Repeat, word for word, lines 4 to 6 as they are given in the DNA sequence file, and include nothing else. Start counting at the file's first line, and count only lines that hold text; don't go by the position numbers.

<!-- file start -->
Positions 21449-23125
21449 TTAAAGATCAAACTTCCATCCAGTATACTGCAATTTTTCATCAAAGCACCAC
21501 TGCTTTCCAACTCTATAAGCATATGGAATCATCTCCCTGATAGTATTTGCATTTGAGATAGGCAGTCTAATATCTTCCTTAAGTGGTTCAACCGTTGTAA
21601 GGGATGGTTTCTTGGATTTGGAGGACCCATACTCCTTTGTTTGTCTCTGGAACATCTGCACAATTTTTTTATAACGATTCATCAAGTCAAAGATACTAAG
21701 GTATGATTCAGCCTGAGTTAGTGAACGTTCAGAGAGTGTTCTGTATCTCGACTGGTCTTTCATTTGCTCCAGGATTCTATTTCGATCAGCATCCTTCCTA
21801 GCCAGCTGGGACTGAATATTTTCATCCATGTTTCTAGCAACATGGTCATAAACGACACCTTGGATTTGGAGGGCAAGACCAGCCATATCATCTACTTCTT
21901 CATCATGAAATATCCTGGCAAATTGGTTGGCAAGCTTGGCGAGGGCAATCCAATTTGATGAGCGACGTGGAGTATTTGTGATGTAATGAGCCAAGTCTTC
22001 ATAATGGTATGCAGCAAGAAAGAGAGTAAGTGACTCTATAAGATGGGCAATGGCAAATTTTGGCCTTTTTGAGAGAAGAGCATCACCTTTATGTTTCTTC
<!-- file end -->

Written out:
21601 GGGATGGTTTCTTGGATTTGGAGGACCCATACTCCTTTGTTTGTCTCTGGAACATCTGCACAATTTTTTTATAACGATTCATCAAGTCAAAGATACTAAG
21701 GTATGATTCAGCCTGAGTTAGTGAACGTTCAGAGAGTGTTCTGTATCTCGACTGGTCTTTCATTTGCTCCAGGATTCTATTTCGATCAGCATCCTTCCTA
21801 GCCAGCTGGGACTGAATATTTTCATCCATGTTTCTAGCAACATGGTCATAAACGACACCTTGGATTTGGAGGGCAAGACCAGCCATATCATCTACTTCTT